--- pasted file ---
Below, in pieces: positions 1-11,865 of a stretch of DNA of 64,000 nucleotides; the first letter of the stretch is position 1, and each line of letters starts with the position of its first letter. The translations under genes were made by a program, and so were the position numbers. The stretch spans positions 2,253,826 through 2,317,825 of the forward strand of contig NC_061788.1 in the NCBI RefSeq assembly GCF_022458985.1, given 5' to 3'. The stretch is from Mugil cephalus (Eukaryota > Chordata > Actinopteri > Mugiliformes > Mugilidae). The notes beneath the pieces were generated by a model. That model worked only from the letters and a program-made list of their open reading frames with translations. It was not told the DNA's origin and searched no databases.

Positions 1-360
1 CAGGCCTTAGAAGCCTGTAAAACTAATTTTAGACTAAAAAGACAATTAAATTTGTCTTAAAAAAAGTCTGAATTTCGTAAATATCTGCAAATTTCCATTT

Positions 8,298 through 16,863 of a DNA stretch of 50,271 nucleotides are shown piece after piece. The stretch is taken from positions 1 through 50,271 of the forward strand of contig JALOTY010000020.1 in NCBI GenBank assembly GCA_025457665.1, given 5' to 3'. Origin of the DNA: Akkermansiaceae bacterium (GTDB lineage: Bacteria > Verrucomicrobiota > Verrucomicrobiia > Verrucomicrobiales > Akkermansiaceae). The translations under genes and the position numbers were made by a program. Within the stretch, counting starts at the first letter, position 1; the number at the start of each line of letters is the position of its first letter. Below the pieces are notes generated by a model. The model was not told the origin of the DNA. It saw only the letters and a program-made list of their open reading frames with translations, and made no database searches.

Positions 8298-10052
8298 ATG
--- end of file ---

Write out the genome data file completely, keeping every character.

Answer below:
Below, in pieces: positions 1-11,865 of a stretch of DNA of 64,000 nucleotides; the first letter of the stretch is position 1, and each line of letters starts with the position of its first letter. The translations under genes were made by a program, and so were the position numbers. The stretch spans positions 2,253,826 through 2,317,825 of the forward strand of contig NC_061788.1 in the NCBI RefSeq assembly GCF_022458985.1, given 5' to 3'. The stretch is from Mugil cephalus (Eukaryota > Chordata > Actinopteri > Mugiliformes > Mugilidae). The notes beneath the pieces were generated by a model. That model worked only from the letters and a program-made list of their open reading frames with translations. It was not told the DNA's origin and searched no databases.

Positions 1-360
1 CAGGCCTTAGAAGCCTGTAAAACTAATTTTAGACTAAAAAGACAATTAAATTTGTCTTAAAAAAAGTCTGAATTTCGTAAATATCTGCAAATTTCCATTT

Positions 8,298 through 16,863 of a DNA stretch of 50,271 nucleotides are shown piece after piece. The stretch is taken from positions 1 through 50,271 of the forward strand of contig JALOTY010000020.1 in NCBI GenBank assembly GCA_025457665.1, given 5' to 3'. Origin of the DNA: Akkermansiaceae bacterium (GTDB lineage: Bacteria > Verrucomicrobiota > Verrucomicrobiia > Verrucomicrobiales > Akkermansiaceae). The translations under genes and the position numbers were made by a program. Within the stretch, counting starts at the first letter, position 1; the number at the start of each line of letters is the position of its first letter. Below the pieces are notes generated by a model. The model was not told the origin of the DNA. It saw only the letters and a program-made list of their open reading frames with translations, and made no database searches.

Positions 8298-10052
8298 ATG